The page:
Thursday, July 29, 2010
THE nation breathed a huge sigh of relief at 11.31am yesterday. It came from home owners, from the Labor Party, even from the Reserve Bank offices in Sydney.
The unexpectedly low inflation figures for the June quarter meant home owners were spared another $50 a month on their mortgage bills. The government was spared the problem of having to explain another interest rate rise to angry voters. And the Reserve was spared the unpleasant task of lifting rates in the middle of an election campaign.
Underlying inflation is now clearly within its target zone of 2-3 per cent, and has fallen to its lowest level for three years. The question now is whether it will stay there. Discounting has clearly played a big part. Weak demand in the retail economy is not only holding prices down, but actually pushing them down.
Of 90 sub-categories the Bureau of Statistics uses to calculate its index, 33 recorded falling prices in the past 12 months, including audio-visual and computing equipment (down 8.3 per cent), almost all types of clothing, as well as holiday travel, almost half the food groups, household supplies and phone bills.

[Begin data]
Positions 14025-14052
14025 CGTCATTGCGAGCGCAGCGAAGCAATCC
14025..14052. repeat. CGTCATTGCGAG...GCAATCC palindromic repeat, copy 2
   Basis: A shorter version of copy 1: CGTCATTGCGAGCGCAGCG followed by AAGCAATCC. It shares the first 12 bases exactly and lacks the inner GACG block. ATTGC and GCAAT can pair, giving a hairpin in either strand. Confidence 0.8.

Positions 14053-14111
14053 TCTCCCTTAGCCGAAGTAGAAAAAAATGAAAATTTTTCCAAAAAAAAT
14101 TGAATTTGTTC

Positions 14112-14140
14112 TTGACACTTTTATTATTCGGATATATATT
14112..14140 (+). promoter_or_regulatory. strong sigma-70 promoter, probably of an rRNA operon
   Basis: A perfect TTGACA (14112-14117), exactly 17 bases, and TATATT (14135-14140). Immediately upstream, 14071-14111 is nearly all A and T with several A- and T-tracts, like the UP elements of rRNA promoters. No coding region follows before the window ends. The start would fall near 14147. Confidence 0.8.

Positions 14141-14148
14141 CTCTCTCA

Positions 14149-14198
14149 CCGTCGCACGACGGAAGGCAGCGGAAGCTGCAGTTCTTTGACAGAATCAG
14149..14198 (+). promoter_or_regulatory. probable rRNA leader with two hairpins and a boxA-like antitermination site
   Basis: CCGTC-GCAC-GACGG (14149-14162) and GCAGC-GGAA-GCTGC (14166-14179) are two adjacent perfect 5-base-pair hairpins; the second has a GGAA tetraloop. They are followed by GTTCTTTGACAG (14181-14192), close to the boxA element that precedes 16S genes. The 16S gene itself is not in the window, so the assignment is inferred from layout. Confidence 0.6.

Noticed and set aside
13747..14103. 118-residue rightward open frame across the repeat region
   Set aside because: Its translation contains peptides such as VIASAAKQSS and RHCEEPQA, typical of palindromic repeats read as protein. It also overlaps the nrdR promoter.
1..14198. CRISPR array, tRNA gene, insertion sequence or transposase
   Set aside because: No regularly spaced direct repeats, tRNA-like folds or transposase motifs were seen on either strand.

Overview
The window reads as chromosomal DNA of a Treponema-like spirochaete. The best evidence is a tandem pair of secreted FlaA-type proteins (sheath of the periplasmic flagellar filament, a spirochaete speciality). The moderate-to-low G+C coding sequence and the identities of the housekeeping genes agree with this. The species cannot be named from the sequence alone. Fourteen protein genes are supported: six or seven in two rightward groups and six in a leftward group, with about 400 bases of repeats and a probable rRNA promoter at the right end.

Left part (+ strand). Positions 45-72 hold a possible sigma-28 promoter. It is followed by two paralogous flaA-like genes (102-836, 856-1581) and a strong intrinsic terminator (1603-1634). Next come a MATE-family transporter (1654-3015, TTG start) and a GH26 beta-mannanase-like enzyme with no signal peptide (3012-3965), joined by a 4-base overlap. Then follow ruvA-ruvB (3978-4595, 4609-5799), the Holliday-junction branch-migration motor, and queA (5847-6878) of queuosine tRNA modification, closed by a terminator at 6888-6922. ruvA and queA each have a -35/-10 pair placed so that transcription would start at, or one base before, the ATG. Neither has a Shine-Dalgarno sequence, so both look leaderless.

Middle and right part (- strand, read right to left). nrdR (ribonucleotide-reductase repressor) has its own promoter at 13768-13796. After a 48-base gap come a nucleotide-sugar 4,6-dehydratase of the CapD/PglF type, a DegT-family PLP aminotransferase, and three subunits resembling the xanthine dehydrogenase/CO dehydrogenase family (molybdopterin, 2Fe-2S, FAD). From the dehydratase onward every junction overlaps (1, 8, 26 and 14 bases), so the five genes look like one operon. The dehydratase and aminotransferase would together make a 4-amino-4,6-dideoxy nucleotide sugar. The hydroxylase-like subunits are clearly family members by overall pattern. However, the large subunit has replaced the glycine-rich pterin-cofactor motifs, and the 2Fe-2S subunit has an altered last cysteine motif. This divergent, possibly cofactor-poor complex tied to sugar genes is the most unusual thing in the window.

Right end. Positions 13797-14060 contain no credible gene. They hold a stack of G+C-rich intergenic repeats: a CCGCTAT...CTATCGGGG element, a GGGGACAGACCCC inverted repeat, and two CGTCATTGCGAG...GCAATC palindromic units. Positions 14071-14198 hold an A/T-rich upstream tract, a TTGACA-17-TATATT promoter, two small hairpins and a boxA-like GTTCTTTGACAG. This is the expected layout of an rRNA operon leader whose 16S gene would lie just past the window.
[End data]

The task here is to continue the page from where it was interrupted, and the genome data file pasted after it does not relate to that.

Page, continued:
Then why is headline inflation up 3.1 per cent? It comes overwhelmingly from just seven areas:
The rise in tobacco taxes, which affects only smokers.
Rising electricity charges, as growing demand collides with years of underinvestment.
Soaring house prices.
Rising petrol prices, reflecting global trends.
Higher bank margins, due to lack of competition.
Higher rents, due to too little housing construction where renters want to live.
Higher medical bills.
Those areas cover roughly half of household spending. In the other half, inflation was negligible. And that is the half that relies most on our discretionary spending.
Most market economists yesterday seemed confident that inflation will rebound soon, and force the Reserve's hand on rate rises. But then, they were wrong yesterday.
The reality is that inflation will stay low as long as households' discretionary spending remains constrained. There is no sign of that ending.
The fiscal stimulus that has propped up the economy for 18 months is winding down. Global commodity prices are coming off their peaks, reducing export income ahead. And the Reserve's six rate rises since October have yet to fully impact on consumer demand.
This rate pause could last quite a while.